This is an update of a traditional office desk design with some features to make it more useful for an electronics laden home office environment:
- Space to run multiple power cables and cords, instead of a single cord keyhole
- A "power supply shelf" under the desk that allows storage and access to surge protectors, power supplies, etc.
- File drawers drawers that can be converted easily to backpack/briefcase storage.
- A curved desktop to allow placement closer to doors (no banging into corners)
This project was made on a CNC router from 3/4, 1/2 , and 1/4 inch plywood. The parts were joined via mortise and tenon joints and pocket screws.
Step 1: Materials and Equipment
3/4 plywood -2 1/2 sheets
1/2 plywood - 1 sheet
1/4 plywood -1/2 sheet
Iron-on edge banding - approx 50 feet
1 1/2 inch coarse pocket screws- approx 25
1 inch coarse pocket screws- approx 4
24 inch drawer slides -preferably ball bearing - 12
drawer handles - 6
sandpaper -220 grit
varnish or other finish of your choice
foam brush if applying varnish
CNC Router with 4x8 bed
1/4 upcut and downcut router bits (a single compression bit would be better if your CNC router has the strength for deeper cuts)
1/8 downcut router bit
v-cut router bit (any size)
drill and drill bits
pocket screw jig and drill
iron for applying edgeband
Any 3D or 2D vector drawing software
CAD software to make cut files
Step 2: Design
I chose to slightly shorten a standard 60 length x 32 width x29 height to 58 x 32 x 29.
I also curved the front of the desk . By making the desktop only 28 inches wide at the corners, the desk can be placed adjacent to a door, as the width is shorter and there is no 90 degree angle to jab into you as you pass. The curved surface creates the impression of a much smaller piece without sacrificing much space.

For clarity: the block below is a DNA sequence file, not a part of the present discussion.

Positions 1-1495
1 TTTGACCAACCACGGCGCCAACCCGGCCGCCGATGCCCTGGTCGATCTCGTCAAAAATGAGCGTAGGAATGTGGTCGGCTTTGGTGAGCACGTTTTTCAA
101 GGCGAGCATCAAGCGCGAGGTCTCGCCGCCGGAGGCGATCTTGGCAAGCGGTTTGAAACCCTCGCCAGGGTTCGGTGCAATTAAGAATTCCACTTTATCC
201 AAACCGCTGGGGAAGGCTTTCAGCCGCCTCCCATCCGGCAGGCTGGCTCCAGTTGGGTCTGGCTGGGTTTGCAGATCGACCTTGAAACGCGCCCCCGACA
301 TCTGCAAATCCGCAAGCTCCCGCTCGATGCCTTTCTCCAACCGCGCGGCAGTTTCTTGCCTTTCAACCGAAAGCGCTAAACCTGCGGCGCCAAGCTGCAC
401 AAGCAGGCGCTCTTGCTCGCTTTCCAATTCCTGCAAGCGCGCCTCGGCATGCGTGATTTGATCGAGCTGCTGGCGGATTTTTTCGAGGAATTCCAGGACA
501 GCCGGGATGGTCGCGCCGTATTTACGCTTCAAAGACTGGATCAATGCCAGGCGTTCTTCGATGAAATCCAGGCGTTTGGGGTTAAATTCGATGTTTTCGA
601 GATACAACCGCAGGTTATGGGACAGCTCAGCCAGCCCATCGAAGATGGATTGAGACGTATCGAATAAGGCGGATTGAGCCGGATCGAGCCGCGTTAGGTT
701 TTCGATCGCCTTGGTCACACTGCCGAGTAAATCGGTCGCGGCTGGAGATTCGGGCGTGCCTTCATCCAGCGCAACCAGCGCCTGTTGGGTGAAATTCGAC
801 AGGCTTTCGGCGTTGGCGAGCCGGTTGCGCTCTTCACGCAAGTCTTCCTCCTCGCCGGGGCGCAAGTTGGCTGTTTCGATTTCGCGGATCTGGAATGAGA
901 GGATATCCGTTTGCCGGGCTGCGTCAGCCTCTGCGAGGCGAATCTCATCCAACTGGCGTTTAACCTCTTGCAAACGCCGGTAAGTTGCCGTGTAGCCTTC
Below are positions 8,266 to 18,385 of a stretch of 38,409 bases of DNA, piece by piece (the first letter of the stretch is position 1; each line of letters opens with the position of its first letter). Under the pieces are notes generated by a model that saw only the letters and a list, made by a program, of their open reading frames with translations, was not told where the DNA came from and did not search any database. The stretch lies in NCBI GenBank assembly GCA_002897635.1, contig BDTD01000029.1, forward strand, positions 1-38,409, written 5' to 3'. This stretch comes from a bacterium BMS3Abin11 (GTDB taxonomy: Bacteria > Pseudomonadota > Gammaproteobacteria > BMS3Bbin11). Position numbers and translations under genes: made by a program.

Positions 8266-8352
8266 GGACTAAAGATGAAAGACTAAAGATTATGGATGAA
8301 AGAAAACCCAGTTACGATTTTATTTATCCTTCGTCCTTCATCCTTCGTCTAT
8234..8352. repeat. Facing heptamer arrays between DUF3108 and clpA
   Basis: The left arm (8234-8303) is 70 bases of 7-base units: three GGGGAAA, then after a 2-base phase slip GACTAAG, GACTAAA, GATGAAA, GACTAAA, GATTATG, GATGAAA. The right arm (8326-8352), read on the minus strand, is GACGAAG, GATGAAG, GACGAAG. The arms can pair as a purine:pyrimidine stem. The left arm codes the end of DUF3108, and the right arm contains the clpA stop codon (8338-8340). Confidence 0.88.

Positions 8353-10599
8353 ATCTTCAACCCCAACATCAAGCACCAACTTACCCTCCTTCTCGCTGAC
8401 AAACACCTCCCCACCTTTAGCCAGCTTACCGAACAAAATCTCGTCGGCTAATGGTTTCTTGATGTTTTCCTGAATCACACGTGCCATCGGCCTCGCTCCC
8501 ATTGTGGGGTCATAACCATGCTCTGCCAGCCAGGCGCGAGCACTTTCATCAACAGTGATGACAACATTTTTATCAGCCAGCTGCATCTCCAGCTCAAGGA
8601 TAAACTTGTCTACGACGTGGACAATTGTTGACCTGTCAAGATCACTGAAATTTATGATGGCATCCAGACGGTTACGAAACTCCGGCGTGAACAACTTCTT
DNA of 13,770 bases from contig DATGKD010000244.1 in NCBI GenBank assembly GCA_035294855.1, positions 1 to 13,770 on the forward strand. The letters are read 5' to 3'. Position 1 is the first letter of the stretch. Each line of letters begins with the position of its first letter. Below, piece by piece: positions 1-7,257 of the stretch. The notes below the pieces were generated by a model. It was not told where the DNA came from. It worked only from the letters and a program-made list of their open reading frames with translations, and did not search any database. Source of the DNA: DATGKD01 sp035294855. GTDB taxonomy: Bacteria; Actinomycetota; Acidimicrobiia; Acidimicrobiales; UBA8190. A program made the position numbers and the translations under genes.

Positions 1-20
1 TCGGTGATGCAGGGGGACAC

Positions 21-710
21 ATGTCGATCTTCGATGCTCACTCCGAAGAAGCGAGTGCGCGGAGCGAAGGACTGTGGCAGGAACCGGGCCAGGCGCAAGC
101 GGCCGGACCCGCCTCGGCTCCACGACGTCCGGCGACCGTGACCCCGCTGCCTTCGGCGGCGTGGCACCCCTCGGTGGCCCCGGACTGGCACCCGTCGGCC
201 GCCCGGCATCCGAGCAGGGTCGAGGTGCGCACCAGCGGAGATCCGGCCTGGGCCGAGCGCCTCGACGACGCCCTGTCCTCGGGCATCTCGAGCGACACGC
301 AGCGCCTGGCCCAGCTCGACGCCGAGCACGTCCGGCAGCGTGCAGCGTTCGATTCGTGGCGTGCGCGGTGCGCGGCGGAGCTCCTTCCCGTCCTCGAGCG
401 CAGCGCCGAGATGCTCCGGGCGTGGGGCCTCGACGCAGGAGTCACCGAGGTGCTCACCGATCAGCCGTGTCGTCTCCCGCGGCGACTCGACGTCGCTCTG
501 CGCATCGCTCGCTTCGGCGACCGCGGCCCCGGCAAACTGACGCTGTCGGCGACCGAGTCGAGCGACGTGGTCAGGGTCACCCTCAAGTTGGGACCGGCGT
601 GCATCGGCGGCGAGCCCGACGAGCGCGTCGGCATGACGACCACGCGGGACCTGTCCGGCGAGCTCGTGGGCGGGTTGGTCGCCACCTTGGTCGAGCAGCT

The top two drawers on each side are fairly shallow, but open quite far. This allows for the horizontal storage of contents, which works better for things like tablets, cell phones, charges, earphones, etc.
Since paper based storage is becoming less important- the two "file" drawers can be converted for other purposes. A "file drawer" can be used for zero, one or two sets of file folders, by simply sliding in/out round steel 3/16" rods through holes inside of the drawers. The drawers are deep and wide enough to hold backpacks and shoulder bags that are commonly brought into the office.
The drawers need to be strong to hold the weight of the modern office payload. To accomplish this, I used mortice and tenon construction for the drawer boxes. with 1/4 inch plywood drawer bottoms.
Instead of a single round power cord keyhole in the desktop, I have added a large rectangular hole with a three cord-hole drop in cover. Note that the top has to be flipped to cut the pocket for the cord-hole- this is the lines in blue in the first photo
Underneath the cord-hole is a 8 inch wide power supply shelf, to keep all the power supplies, surge protectors and other electronics flotsam and jetsam off the floor and desktop. The shelf is slotted to assist in ventilation.
The construction method is my now-favorite: blind mortise joints augmented with pocket screws. The mortise joints ensure that the piece assembles squarely - if your plywood is not warped! The pocket screws add to the strength and simplify assembly - you only need to clamp the part you are attaching and only until the screws are driven - no need to clamp the whole assembly and wait for the glue to dry.
I now try to get all my hardware in advance and include the fitting location in the plans. This allows me to to score the part with a v-bit to ensure an quick and accurate placement of hardware during assembly.
Now I simply draw up the parts in the 2D or 3D design software of choice- I designed this directly into the CAM program (Vcarve), but a dimensionally driven CAD tool is a better choice, as the mortise sizes need to be fine tuned to match the exact plywood thickness which can vary, and parts can share defined offsets, so there is less likely to be a mistake in a mortise/tenon joint location.